University City officials on Wednesday went over a draft agreement with the City of Olivette with a fine toothed comb. The city council reviewed the intergovernmental agreement for the I-170/Olive Boulevard redevelopment area with James Mello of Armstrong Teasdale and Paul Martin, the city's attorney.
The agreement is a draft that still needs the approval of both city councils. Olivette passed an ordinance on the mixed use overlay district on Oct. 9.
With the approval of the agreement, the cities would create a Joint Development Commission (JDC). The JDC will:
- Oversee planning and development of the redevelopment area; facilitate consistent planning and development incentives.
- Be governed by a 10-member board
- Form an Urban Redevelopment Corporations under Chapter 353 RSMo (353 Corporation)
- Be granted specific powers and authorities.
The 353 Corporation would act as U City and Olivette's agent within the redevelopment area once both cities approve the mirroring zoning codes.
"As long as the proposed development meets the requirements of the joint development, the JDC has the authority to approve," Martin told the board. "Just like if someone comes in now and meets all the requirements, you allow the building permit. If there are any issue or the need for a conditional use permit, it goes back to the cities for approval."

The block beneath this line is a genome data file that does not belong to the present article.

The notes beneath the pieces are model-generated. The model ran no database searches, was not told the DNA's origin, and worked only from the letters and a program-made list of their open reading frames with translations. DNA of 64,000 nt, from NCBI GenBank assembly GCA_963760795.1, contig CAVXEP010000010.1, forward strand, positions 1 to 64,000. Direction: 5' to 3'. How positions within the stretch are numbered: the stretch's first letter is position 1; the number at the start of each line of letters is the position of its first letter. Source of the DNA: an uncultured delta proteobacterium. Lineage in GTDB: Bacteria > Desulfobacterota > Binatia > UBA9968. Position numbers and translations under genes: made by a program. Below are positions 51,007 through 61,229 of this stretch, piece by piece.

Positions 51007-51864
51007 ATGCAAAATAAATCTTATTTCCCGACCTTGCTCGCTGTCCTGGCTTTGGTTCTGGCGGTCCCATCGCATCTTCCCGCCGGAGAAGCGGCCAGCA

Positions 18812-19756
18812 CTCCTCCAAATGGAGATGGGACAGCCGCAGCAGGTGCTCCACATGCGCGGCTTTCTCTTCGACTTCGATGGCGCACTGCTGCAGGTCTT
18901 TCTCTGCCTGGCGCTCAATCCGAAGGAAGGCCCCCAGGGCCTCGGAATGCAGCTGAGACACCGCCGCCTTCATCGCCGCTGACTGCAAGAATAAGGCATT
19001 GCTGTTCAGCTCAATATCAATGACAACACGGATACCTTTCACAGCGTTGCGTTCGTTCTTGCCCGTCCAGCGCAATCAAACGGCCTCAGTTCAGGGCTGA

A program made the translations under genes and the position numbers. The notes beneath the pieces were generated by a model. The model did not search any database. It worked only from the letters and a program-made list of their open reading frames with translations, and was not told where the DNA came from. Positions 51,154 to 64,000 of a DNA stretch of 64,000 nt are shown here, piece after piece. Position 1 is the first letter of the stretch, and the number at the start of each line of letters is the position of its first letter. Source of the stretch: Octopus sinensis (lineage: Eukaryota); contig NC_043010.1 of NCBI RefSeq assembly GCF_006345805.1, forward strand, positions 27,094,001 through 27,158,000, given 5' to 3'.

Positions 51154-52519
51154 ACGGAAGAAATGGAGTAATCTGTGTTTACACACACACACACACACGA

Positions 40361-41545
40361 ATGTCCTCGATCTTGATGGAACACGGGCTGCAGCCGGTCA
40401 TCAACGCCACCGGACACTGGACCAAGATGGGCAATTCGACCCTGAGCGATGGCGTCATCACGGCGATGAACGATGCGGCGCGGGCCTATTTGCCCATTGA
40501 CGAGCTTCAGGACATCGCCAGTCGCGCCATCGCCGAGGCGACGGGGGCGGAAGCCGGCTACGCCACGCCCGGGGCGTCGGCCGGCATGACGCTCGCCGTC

Council members questioned the need for a 50-year agreement and asked how a city could extricate itself if the need arose. Mello said the planning committee had intentionally not spelled out how a city could void the agreement, but that the councils could add that provision if needed.
"You've got to come to grips with the idea of whether you share the values of having this area jointly developed," he said.
The joint agreement was likened to a marriage and the exit clause a prenuptial agreement.
Mello said extrication from the agreement early on could be difficult as the tax revenue from the entire redevelopment area could feasibly go to fund projects as they come on line.
"For instance, the intial project could be in U City and all the resources of the Corporation are directed to that first project and then you say, 'OK, I'm out,'" Mello said. "There are also land use issues—what if one city does its part and the other doesn't—then it isn't sustainable."
Mello told the council to think of the plan as a vision for the future. He cited the Chesterfield Valley after the Flood of 1993 — no one anticipated the growth that exists now in 1993, but the city prepared and planned for growth to come.
- U City to Discuss Joint Redevelopment with Olivette
- On the Road: Olivette and University City Drive Toward Development of the Olive and I-170 Corridor